“A Billion Lives” – that’s the title of Aaron Biebert’s documentary film which was released in American movies in May 2016 and has become very debated since then. According to the World Health Organization (WHO), one billion people could die this century from the health effects of tobacco cigarettes.
The fact that vaping is not as damaging as smoking has reached a number of people. But why is the public not better informed about this healthier alternative? This question was investigated by Aaron Biebert in his film. In the following we would like to give you a short overview of this controversial topic.
Bieber explains in an interview that he is neither smoker nor vaper. When a friend of him died of lung cancer, he began to learn about the consequences of smoking, withdrawal and vaping. The deeper he was into the topic, the more he revealed the corrupt practices of pharmaceutical industries, politics and tobacco lobby. He says that false information about vaping is intentionally being spread in order to create a negative public image of the e-cigarette. Furthermore he criticizes that smokers have not the opportunity to switch to the healthier alternative by biased information given. But why?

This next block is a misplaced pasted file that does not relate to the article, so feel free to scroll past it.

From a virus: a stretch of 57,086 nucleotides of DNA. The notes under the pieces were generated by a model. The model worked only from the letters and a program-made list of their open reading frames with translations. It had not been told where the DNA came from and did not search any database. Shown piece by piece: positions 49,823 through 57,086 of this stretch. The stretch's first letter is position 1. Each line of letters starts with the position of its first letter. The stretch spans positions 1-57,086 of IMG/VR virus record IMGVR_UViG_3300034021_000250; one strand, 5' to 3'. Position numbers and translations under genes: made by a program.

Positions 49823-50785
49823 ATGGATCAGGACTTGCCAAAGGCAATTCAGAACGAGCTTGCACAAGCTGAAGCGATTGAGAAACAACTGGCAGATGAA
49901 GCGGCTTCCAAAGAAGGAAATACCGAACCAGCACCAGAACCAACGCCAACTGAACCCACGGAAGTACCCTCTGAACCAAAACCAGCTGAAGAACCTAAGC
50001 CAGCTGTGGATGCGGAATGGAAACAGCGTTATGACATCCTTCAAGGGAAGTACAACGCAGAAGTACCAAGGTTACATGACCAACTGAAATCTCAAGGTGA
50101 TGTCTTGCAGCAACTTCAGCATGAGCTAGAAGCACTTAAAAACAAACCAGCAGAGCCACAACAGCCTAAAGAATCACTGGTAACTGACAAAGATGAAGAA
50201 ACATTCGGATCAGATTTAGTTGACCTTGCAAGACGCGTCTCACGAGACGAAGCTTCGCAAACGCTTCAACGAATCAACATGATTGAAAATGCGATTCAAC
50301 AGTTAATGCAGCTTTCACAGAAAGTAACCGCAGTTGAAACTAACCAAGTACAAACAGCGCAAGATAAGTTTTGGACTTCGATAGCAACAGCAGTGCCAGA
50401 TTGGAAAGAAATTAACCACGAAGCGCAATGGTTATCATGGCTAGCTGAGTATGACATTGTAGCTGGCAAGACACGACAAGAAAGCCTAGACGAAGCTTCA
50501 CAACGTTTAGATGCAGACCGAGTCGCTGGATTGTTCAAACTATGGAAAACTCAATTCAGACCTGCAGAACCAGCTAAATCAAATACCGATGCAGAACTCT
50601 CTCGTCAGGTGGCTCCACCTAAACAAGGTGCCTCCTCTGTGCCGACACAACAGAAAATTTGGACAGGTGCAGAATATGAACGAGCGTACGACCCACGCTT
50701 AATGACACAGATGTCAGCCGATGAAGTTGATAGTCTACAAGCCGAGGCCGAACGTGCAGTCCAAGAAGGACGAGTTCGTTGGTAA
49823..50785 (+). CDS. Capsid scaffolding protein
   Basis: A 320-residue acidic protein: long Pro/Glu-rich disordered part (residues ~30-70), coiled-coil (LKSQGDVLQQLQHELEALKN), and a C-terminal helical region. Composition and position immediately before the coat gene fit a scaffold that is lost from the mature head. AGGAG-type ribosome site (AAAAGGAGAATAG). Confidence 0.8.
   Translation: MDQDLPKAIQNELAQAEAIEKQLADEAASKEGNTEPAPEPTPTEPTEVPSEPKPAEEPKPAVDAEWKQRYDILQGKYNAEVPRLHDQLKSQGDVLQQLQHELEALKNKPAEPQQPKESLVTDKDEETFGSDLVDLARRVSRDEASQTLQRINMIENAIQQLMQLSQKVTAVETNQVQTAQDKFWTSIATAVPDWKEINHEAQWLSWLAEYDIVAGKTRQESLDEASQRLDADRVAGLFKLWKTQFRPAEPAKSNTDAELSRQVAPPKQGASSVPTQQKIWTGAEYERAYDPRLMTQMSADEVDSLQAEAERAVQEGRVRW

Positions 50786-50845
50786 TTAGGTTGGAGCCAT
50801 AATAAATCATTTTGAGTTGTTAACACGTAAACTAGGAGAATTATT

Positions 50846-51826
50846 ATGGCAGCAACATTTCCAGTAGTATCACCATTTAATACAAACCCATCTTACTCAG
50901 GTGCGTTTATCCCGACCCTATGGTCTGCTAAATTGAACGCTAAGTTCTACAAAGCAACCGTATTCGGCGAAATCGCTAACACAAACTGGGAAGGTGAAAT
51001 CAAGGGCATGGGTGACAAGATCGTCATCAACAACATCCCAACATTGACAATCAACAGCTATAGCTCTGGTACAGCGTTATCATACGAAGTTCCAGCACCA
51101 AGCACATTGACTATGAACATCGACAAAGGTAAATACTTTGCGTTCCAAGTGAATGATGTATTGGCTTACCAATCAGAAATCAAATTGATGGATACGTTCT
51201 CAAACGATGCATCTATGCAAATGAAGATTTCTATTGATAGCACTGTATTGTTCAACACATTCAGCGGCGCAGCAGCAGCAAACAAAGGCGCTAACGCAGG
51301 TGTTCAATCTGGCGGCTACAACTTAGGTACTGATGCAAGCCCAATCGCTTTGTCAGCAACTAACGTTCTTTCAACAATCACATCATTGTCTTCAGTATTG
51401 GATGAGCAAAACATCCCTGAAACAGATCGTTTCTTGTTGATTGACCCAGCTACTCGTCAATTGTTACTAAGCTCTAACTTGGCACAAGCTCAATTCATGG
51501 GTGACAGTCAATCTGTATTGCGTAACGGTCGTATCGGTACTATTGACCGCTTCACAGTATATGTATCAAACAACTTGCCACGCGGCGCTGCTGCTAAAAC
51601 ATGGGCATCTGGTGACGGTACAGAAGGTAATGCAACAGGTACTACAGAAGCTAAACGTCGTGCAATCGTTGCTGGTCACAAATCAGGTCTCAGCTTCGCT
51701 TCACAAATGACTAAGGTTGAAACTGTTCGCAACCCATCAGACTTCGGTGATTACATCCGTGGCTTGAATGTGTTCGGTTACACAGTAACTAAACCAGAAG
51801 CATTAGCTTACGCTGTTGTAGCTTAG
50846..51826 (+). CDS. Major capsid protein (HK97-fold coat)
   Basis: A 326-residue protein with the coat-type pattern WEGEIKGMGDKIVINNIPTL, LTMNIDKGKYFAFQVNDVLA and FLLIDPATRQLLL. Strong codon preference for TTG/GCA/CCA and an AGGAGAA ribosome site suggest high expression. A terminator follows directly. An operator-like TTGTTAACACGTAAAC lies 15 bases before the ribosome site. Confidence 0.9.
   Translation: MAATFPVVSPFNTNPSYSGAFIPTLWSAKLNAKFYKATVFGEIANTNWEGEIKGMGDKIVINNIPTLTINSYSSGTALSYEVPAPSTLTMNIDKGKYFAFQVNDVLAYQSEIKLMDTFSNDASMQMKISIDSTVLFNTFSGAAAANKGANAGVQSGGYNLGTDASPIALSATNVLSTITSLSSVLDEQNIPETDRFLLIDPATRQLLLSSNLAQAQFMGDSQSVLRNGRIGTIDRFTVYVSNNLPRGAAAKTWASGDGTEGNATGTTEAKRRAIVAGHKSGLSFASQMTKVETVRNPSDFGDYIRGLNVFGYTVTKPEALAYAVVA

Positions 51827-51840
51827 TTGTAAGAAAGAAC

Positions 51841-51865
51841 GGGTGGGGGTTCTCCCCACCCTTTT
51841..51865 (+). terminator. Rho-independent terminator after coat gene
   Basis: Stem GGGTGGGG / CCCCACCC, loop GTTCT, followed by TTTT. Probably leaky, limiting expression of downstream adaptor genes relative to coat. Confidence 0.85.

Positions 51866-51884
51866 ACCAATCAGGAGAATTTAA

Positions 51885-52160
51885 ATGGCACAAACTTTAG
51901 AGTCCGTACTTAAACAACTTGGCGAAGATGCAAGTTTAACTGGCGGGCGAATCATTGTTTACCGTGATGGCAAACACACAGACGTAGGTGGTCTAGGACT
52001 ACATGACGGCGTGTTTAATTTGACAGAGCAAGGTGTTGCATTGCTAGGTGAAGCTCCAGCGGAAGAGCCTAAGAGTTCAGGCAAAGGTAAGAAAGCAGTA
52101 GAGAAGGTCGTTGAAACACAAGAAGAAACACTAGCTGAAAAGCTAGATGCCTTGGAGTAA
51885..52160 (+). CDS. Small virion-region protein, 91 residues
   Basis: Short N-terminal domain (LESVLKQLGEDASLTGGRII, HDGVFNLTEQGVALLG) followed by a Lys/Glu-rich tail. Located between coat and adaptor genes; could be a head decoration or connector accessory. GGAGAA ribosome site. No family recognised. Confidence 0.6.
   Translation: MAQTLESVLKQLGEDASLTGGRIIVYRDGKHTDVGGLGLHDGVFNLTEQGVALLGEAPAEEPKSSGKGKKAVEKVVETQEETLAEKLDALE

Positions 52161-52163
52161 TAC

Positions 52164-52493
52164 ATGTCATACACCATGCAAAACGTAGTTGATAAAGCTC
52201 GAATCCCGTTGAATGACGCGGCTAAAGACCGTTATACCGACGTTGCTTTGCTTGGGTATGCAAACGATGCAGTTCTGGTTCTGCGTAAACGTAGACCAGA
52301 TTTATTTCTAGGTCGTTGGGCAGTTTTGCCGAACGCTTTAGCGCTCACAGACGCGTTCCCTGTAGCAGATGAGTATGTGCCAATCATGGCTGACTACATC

In the documentary film, experts from different perspectives have their say. As a supporter of vaping, the former head of the American health alliance "Action on Smoking and Health" Clive Bates explains how lies are deliberately spread about the consequences of the e-cigarette. Surprisingly, Biebert does not see the tobacco industry as the main fighter against the e-cigarette. According to his research, the pharmaceutical industry is said to be responsible for the misinformation. As often, he names monetary interests as the reason for this: The pharmaceutical industry has suffered enormous financial losses of nicotine substitutes in recent years. Many people are able to get rid of the traditional cigarettes by vaping. Bad luck for the pharmaceutical industry.
It is sure that smoking still is and will remain a big issue: Around 20% of the world’s population is smoking and the tobacco industry pays impressive salaries to stakeholders in politics. Therefore, it is unlikely that they will voluntarily forego billions of dollars for the sake of people’s health. But the battle for money is being fought on the back of the consumers and not least of all many children who are exposed to second-hand smoke. In his film, Biebert appeals to politicians and lobbyists to finally refrain from misreporting for the benefit of consumers and thus to ensure greater transparency in the population.
Our conclusion: a controversial topic that once again demonstrates the power of money and will be highly debated in the long-term. It is not a film pro vaping, but rather a compilation of broad lines of argumentation that affects everyone, whether smokers, vapers or non-smokers.